Sadler’s Wells, London
10 Mar 2015 – 15 Mar 2015
Ksenia Ovsyanick and James Forbat in Petite Mort. Photo: © David Jenson
Modern Masters honours the work of three of the most influential and creative choreographers of the 20th Century, and brings two new works to English National Ballet’s repertoire.
Created in 1991, Ji?í Kylián’s poetic piece, features six men, six women, and six fencing foils, symbolising energy, silence and sexuality. Performed to the slow movements of two Mozart Piano Concerti, the foils slowly become dancing partners, as the brutality of everyday life is revealed. Petite Mort is a quintessential Kylián masterwork, loved by our audience and our dancers when we performed it last year.
SPRING AND FALL
In the same year that Petite Mort was premiered, Hamburg Ballet’s John Neumeier, a new master of narrative and dramatic ballet, created Spring and Fall. Set to the Dvo?ák’s Serenade for Strings in E Major, it is a work for two couples and corps de ballet and takes its narrative from the tension in the music. Spring and Fall is not in the repertoire of any other UK company.
IN THE MIDDLE, SOMEWHAT ELEVATED
With In the Middle, Somewhat Elevated, William Forsythe started a completely new school of choreography, deconstructing classical ballet and liberating a new generation of classical dancers to show off their abilities. Set against a bare stage it is danced by nine individuals culminating in a fierce display of technical and physical wizardry.
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By the English National Ballet at the Festival de Peralada – August 1, 2014 at 10:00 PM.
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English National Ballet’s five-star critically acclaimed production of Lest We Forget got rave reviews.
Award-winning British choreographers Akram Khan (Dust), Russell Maliphant (Second Breath) and Liam Scarlett (No Man’s Land) have each created new work to reflect the moving and powerful impact of the First World War on those setting off to fight and those left behind. Khan’s work explores the empowerment of women in the war whilst Maliphant’s conveys the sacrifice of the men. Scarlett’s work explores the relationship between men and the women they leave behind – the loss and longing. The programme is completed by George Williamson ’s re-worked Firebird set to the commanding Stravinsky score performed by our live orchestra.
“Amazing” Jeffery Taylor, Sunday Express.
“A brave and brilliant move from director Tamara RojoLyndsey Winship” Evening Standard.
“Make this absolutely an evening to catch if you can Hanna Weibye, The Arts Desk.
“Lest We Forget is both moving and ambitious Zoë Anderson, The Independent.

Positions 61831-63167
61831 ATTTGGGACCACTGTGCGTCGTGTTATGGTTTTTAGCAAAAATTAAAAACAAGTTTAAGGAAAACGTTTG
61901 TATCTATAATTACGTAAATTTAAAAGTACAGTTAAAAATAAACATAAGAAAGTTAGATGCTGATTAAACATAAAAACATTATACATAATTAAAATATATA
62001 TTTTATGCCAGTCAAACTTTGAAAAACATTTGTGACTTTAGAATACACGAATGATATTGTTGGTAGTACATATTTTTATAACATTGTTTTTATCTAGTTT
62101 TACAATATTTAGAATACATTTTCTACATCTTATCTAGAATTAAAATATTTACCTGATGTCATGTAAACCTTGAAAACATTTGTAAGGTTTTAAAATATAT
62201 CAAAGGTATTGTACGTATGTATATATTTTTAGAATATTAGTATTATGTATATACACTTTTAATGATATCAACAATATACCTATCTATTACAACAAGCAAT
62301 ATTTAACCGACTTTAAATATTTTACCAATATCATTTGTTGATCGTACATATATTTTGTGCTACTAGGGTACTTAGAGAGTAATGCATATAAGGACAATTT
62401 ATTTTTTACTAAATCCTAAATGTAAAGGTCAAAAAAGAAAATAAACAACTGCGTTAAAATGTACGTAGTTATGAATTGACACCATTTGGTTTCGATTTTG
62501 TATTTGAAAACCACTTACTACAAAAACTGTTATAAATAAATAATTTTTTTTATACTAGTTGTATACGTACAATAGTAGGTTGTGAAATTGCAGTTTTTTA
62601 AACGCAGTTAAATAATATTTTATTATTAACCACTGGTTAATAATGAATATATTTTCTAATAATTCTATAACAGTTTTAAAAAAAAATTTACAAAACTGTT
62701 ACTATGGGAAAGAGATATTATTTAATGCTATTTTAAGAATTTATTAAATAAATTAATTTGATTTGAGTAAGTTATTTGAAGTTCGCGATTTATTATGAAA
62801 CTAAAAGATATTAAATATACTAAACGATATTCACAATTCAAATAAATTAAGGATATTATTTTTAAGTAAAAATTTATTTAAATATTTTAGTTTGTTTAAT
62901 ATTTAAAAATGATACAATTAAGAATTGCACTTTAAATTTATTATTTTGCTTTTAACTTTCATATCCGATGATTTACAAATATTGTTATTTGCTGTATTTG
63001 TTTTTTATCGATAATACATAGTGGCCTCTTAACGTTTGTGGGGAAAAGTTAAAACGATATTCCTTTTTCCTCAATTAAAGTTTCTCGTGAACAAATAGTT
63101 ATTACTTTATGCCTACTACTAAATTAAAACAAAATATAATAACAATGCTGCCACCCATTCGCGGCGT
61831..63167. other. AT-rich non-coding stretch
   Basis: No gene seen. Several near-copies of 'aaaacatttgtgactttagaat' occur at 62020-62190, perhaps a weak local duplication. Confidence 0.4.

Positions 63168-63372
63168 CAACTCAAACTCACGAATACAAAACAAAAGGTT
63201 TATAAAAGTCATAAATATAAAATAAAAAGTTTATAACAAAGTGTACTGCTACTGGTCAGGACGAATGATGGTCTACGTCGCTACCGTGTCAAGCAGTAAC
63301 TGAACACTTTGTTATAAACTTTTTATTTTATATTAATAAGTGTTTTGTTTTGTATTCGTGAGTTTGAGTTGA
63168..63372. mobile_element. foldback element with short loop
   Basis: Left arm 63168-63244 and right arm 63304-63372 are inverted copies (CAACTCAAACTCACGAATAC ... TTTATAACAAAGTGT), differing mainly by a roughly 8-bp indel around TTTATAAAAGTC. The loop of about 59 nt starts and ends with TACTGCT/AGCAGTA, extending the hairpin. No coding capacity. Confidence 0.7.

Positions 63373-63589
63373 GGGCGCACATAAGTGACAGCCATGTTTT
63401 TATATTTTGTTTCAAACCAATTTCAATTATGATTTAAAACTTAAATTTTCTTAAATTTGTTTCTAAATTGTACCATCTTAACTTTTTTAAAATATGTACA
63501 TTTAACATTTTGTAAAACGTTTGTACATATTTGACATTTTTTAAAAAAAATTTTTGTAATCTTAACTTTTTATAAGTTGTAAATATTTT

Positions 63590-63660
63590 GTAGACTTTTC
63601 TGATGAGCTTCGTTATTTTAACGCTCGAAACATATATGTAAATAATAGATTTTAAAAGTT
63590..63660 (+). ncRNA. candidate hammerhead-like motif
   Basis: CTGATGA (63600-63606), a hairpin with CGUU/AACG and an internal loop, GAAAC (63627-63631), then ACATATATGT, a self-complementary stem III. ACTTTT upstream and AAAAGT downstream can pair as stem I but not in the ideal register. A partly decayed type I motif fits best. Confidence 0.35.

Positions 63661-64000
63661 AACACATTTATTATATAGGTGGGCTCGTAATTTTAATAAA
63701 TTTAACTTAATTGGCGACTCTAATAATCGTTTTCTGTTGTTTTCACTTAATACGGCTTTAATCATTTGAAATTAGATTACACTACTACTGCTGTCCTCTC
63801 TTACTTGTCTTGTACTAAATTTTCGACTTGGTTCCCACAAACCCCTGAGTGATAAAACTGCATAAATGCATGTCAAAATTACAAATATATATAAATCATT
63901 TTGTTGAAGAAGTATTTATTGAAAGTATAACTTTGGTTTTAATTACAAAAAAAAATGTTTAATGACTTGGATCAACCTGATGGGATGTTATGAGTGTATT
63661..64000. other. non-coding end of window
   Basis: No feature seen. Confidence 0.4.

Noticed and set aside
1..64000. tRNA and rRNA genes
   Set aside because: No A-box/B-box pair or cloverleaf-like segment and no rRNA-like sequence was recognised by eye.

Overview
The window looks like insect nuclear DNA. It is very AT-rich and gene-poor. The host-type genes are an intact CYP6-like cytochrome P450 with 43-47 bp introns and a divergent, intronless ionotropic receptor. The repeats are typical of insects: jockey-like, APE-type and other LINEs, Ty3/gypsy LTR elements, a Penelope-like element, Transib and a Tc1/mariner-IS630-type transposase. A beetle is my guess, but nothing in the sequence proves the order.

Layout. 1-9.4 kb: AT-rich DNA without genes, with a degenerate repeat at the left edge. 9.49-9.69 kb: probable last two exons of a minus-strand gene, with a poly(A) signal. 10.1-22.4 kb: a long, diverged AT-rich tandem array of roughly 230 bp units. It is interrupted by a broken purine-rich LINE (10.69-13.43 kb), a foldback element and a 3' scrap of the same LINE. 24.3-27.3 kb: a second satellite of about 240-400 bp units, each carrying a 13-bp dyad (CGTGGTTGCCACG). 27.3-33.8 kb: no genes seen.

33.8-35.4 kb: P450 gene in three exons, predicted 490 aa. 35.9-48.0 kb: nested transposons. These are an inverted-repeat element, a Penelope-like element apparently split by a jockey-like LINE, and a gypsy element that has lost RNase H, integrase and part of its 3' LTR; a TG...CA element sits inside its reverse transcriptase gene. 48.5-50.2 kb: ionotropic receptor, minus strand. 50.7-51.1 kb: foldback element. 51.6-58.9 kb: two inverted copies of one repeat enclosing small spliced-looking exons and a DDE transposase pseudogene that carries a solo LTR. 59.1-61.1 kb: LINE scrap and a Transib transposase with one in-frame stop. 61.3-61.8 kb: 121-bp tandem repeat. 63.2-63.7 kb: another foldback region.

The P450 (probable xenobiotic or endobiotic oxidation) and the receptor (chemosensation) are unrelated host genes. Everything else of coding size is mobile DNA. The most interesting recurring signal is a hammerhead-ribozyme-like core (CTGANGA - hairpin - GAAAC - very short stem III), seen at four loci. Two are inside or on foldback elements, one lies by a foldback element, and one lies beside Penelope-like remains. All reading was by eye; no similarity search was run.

“A turning point in ENB’s history” Judith Mackrel, The Guardian.
“Melancholic but thrillingly uplifting” Sarah Crompton, Telegraph.
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Photographer: Arnaud Stephenson
“Good Swan, Bad Swan: Dancing Swan Lake”
Filmed by BBC
Artistic Director and Lead Principal dancer of English National Ballet, in character as the White Swan, Odette, in Swan Lake. Tamara Rojo.
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Lest We Forget
Inspired by the centenary of the Great War
Award-winning British choreographers Akram Khan, Russell Maliphant and Liam Scarlett are creating works honouring the 100th anniversary of the Great War. George Williamson’s Firebird c
ompletes the debut programme to be presented by English National Ballet at London Barbican.This is the first time that Khan and Maliphant have collaborated with a classical ballet company on new commissions fusing classical traditions with modern dance. Lest We Forget
promises to be a landmark event in British ballet appealing to contemporary dance audiences as well as devotees of the form.
2 hours 50 mins/including two intervals
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Get Your Pirate On: Eight Reasons Why Le Corsaire Is a Must. Posted on 16 Oct 2013 by The Ballet Bag
LINK TO THE EIGHT REASONS
LINK TO LE CORSAIRE REVIEWS
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“SWAN LAKE” in the round of the Royal Albert Hall
Zoë Anderson: ““On opening night, Tamara Rojo’s Swan Queen had the charisma to fill the whole space”
Lyndsey Winship, London Evenig Standard:“There’s pause-button control in her early white swan scenes as her demure Odette deliciously stretches out her phrases with elegant assuredness. Later you can feel the adrenaline rising in the room as she spins her way through the 32 fouettés, ending with a sweet smirk that seems to say: “Oh that? Easy.”
Luke Jennings, The Observer, Sunday 16 June 2013:
The Telegraph, Louise Levene“Critics spoiled rotten by a life of perfect sightlines in the front stalls found the encircling audience distracting and carped that the sheer size of the Albert Hall made it impossible for the artists to convey emotion. Anyone who has watched their idols from the back row of Covent Garden’s amphitheatre through a forest of craning heads will know that this is nonsense”.
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